Officials eagerly awaiting plaza construction
By Joshua Maloni
It took four years to review and then finally approve Ellicott Development's plan to build a plaza on 4.1 acres of land bordering Center, North Eighth and Onondaga streets.
Trustees in the Village of Lewiston are hoping it won't take that long so see the development built and open to the public.
On Monday, trustees Vic Eydt, Dan Gibson, Nick Conde and Deputy Mayor Bruce Sutherland said they were "disappointed" to learn Ellicott Development put forward what they called substantial changes to the plaza proposal.
Last week, company CEO William Paladino told the Planning Commission his company seeks to build a detention pond on the property's west side - a move that requires a re-subdivision - in lieu of an underground system that would've drained on the east side.
Also changing with the addition of a detention pond, but to a lesser degree, would be the shape and configuration of the southwest parking lot area.
"Every time they come back to us, it's a major thing," Eydt said following the municipality's monthly meeting.
"They are very significant changes," Gibson said.
"They're significant and deserve our review team to take a look at it," Sutherland said.
"It's a totally different review from what's there," Eydt said. "You're taking out all that underground (detention) and putting in something that's aboveground. It gives the whole plaza a whole different look. They had to change the parking. ... They're changing some of the flow. They're changing some of the setbacks. And they're adding more property to the plaza."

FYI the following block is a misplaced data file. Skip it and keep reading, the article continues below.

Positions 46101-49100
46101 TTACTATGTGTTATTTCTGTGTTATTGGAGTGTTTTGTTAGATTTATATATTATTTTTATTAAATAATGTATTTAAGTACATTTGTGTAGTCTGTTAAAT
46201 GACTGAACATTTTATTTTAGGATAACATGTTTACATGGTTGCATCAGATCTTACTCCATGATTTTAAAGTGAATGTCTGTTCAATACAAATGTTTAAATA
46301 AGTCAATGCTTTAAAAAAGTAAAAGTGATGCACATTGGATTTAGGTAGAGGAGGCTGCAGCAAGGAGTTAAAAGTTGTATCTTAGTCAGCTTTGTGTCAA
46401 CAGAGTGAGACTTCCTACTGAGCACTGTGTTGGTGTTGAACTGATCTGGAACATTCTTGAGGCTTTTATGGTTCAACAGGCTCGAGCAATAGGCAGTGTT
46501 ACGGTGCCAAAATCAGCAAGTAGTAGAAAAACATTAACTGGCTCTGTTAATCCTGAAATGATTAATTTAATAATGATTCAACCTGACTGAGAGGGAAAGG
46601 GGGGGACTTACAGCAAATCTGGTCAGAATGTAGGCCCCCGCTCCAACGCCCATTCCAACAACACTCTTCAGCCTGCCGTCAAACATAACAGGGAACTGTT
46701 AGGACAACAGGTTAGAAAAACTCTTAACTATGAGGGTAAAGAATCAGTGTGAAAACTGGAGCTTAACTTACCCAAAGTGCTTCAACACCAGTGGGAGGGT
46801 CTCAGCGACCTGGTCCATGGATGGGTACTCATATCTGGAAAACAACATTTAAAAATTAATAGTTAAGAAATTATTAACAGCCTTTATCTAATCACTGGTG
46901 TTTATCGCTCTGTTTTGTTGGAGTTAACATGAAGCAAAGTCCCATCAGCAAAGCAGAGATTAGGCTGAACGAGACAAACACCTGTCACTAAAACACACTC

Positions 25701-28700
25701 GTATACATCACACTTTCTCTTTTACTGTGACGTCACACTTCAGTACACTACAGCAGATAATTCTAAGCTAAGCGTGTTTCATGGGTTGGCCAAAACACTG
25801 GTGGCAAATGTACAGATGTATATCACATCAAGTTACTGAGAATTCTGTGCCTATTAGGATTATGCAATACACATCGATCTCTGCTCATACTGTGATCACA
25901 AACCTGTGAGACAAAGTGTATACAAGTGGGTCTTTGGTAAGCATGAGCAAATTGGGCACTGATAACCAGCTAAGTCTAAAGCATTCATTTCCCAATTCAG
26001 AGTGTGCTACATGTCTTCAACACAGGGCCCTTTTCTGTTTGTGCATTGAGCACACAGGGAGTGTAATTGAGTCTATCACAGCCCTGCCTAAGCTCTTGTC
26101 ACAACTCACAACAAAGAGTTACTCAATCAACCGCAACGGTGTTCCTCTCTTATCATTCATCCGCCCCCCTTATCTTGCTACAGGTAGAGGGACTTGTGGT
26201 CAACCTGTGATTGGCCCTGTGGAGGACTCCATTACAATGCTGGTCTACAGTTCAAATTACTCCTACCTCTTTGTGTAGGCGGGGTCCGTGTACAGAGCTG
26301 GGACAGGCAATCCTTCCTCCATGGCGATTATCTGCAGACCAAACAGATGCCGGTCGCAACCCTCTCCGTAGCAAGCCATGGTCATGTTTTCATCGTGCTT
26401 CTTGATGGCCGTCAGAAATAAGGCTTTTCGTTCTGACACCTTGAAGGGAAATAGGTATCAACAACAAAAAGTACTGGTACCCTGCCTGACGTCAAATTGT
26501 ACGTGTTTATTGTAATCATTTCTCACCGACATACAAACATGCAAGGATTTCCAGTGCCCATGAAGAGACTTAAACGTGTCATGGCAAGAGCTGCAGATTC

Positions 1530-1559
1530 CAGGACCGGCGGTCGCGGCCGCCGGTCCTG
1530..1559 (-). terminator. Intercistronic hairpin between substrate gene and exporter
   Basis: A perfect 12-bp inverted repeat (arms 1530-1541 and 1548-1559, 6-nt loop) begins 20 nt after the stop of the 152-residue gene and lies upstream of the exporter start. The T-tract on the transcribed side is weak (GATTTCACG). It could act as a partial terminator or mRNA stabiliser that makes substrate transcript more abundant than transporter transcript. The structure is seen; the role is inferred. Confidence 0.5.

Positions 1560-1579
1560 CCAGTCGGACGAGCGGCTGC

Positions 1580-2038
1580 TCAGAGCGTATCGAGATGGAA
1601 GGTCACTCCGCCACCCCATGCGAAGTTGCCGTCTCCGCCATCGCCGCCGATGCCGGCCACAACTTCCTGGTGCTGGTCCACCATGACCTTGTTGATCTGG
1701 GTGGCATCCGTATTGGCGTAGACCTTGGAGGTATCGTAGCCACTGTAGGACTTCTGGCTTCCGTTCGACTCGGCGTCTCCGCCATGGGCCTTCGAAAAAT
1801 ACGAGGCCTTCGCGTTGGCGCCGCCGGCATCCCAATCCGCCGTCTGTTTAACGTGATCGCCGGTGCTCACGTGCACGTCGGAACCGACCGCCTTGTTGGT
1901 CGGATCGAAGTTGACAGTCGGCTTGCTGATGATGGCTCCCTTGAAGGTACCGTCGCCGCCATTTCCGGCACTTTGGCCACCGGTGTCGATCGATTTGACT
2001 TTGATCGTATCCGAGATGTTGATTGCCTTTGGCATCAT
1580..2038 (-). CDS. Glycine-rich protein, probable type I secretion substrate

Conde, who previously served as village zoning officer, said he believes the leftover Center Street property west of the plaza needs more square-footage to be code-compliant.
"It looks to me that the lot upfront needs to be left bigger than what they're doing," he said.
The Planning Board unanimously approved Ellicott Development's re-subdivision request, not finding any problems with such action.
On Tuesday of this week, the Zoning Board of Appeals said the property changes, if enacted, would nullify eight previously granted variances.
At the Planning Board meeting, Vice Chairwoman Anne Welch said her board's vote would not annul the variances. She reiterated that point at Monday's Village Board meeting.
"There was a small revision as to the detention pond in that newer green area, and also they reconfigured the parking, which they have more parking now. So, with the square-footage that they have now, they are in more compliance," she said.
Village of Lewiston Projects Liaison W.E. "Skip" Hauth disagreed with Welch's assessment of the plaza revisions.
"The Ellicott project has a lot of new information that was submitted last Thursday - 13 new drawings and several hundred pages of documentation, including a stormwater pollution prevention plan and the engineer's report on those projects. Those are presently under review by our Lewiston projects team. ... I would not characterize the changes that they have made to the project as 'small,' " he said Monday. "I think they have significant impact. I believe that we are going to have to drill down more level of detail than what we've seen so far on the issues of how to manage the stormwater departure from the site."